Chi.mp is OpenID + FriendFeed and the service has been in closed alpha for several months. The big difference between Chi.mp and other identity and streaming services is that it’s giving away domains. Once accepted into the alpha, you get yourname.mp for free.
The OpenID offering is straightforward. Any site that accepts OpenID accounts can take a yourname.mp login. Chi.mp handles the authentication.
Other OpenID providers use sub-domains instead of domains. However, you can make any domain an OpenID, as long as you own it.
Where Chi.mp breaks away from OpenID providers is that it expands on identity. Chi.mp includes an activity stream, which aggregates the feeds from several services, similar to FriendFeed. Chi.mp is short for “Content Hub and Identity Management Platform.”
You can also connect to your friends who are on Chi.mp. Then you can decide how much you allow each friend to see. Chi.mp claims three levels of privacy: professional info, friend info (choose who can see it), and private info.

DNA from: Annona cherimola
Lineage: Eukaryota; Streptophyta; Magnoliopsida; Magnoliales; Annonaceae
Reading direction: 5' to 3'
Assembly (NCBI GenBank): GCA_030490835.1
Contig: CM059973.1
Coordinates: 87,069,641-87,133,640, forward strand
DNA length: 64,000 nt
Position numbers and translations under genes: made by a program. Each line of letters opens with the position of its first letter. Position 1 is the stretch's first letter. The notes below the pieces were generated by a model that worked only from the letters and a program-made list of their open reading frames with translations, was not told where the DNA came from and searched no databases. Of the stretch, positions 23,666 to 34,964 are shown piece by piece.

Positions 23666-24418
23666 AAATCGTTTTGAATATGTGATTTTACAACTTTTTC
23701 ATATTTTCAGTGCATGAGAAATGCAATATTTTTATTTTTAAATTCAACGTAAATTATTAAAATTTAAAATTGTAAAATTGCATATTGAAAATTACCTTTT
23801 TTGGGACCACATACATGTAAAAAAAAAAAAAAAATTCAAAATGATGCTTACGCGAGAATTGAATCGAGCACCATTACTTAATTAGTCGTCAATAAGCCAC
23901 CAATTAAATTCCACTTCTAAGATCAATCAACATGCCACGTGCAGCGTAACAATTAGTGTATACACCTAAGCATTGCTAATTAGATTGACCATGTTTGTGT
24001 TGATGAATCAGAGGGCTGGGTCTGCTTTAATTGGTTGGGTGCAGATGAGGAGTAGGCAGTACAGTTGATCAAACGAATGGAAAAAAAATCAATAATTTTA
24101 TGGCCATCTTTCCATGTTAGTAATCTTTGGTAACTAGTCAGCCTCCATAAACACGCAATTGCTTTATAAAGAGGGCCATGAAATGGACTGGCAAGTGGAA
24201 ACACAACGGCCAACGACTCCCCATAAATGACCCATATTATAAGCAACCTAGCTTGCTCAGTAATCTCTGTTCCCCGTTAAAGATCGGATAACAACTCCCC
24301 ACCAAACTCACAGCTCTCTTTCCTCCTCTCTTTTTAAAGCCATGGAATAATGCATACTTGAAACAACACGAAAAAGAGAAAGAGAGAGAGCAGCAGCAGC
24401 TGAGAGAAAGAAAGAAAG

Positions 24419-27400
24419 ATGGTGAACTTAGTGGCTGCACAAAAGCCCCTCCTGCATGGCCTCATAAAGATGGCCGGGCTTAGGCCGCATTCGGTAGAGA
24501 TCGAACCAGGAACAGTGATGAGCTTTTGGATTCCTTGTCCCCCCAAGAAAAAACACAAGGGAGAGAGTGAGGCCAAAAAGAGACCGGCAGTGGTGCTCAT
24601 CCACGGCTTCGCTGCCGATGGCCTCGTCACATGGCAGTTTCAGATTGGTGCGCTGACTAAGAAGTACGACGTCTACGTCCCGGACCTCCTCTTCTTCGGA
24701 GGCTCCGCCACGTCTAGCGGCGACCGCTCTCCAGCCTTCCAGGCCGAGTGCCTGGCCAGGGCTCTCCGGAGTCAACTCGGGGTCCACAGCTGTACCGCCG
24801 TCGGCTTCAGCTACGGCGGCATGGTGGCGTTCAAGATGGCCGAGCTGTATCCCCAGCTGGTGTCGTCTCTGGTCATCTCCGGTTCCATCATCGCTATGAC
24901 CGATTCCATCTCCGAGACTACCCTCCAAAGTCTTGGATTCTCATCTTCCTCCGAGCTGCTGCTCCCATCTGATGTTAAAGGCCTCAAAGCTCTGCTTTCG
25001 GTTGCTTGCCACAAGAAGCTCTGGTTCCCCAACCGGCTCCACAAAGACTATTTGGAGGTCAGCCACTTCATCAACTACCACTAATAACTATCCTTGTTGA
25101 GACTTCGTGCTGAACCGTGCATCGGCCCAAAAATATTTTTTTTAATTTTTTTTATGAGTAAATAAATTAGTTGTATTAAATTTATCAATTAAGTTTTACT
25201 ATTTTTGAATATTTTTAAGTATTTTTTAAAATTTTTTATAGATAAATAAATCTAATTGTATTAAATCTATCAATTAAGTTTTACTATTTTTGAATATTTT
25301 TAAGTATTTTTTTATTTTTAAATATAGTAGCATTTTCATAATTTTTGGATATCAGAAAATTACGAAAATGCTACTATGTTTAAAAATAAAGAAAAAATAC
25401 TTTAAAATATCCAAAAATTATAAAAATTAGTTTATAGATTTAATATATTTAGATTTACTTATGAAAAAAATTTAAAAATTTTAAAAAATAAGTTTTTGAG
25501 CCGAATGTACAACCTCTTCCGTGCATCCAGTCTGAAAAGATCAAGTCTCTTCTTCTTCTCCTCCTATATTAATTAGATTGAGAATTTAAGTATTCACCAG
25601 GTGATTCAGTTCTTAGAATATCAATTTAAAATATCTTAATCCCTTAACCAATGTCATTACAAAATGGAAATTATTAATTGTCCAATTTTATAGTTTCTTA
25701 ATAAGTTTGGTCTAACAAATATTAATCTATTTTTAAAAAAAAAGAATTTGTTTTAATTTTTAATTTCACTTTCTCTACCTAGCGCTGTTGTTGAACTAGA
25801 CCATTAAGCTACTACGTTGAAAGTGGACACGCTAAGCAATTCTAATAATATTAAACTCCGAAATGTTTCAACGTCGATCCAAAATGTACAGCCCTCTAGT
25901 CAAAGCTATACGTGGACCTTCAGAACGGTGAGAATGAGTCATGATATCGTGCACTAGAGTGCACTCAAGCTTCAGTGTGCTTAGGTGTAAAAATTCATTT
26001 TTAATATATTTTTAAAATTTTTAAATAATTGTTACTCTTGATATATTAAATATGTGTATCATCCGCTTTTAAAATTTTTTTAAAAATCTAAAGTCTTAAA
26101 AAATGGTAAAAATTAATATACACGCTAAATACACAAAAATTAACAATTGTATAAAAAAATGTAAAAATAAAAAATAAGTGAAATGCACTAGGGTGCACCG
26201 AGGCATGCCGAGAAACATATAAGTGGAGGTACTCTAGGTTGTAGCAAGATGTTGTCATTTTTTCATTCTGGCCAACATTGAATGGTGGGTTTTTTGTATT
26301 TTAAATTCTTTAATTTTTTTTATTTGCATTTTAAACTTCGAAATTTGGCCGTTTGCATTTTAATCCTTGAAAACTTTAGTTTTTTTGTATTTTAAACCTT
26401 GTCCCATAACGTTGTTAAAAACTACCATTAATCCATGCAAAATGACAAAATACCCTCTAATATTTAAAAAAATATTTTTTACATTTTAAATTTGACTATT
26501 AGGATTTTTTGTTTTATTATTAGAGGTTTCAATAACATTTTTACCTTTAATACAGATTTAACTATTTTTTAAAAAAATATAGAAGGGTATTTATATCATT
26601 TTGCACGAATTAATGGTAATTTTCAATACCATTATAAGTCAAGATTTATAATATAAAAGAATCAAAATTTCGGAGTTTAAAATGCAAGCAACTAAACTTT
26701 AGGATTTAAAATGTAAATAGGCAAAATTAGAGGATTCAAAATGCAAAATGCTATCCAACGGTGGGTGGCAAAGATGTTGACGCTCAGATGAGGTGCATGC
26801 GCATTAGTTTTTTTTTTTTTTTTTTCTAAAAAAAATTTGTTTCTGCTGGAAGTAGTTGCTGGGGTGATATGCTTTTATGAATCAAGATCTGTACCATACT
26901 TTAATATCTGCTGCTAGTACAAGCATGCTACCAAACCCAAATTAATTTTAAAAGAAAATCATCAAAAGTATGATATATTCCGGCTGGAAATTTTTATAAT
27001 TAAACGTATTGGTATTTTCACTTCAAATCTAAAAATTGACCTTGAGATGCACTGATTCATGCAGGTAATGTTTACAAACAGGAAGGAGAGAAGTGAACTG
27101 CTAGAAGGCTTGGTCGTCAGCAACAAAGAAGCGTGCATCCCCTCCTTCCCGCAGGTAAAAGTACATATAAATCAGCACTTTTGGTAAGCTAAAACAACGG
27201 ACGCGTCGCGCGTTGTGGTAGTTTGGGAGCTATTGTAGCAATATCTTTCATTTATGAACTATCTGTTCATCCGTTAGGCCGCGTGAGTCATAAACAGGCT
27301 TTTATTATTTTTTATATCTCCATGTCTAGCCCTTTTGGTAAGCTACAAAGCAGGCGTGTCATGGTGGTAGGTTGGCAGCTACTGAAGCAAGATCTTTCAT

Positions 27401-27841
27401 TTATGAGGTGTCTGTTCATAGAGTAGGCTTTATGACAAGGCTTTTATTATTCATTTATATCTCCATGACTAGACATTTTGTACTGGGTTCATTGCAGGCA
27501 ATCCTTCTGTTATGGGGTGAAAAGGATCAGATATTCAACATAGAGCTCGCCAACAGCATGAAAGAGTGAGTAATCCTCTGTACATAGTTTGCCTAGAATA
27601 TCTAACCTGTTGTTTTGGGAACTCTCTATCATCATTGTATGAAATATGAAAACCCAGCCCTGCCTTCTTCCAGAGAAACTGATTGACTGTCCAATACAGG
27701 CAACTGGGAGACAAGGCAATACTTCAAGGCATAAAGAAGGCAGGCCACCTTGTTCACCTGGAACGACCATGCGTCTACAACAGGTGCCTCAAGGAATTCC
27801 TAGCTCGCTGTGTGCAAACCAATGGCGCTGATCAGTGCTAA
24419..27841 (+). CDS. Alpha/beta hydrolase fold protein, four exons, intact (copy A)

Chi.mp calls itself a “friendly garden,” in comparison to the walled gardens of many social networks. It shares the goals of the DiSo project, which aims to make a social network of individual websites. Though it’s great to see a site call for openness (the Chi.mp blog says “Own. Don’t be owned.”), it’s unclear whether yourname.mp can be moved away from Chi.mp’s service.
The .mp domain names are being made available free to individuals for social networking by U.S. Commonwealth of the Northern Marianas Islands. Chi.mp is the only way to get your own .mp right now. Trademark holders are able to reserve their own .mp for $50 per year before September.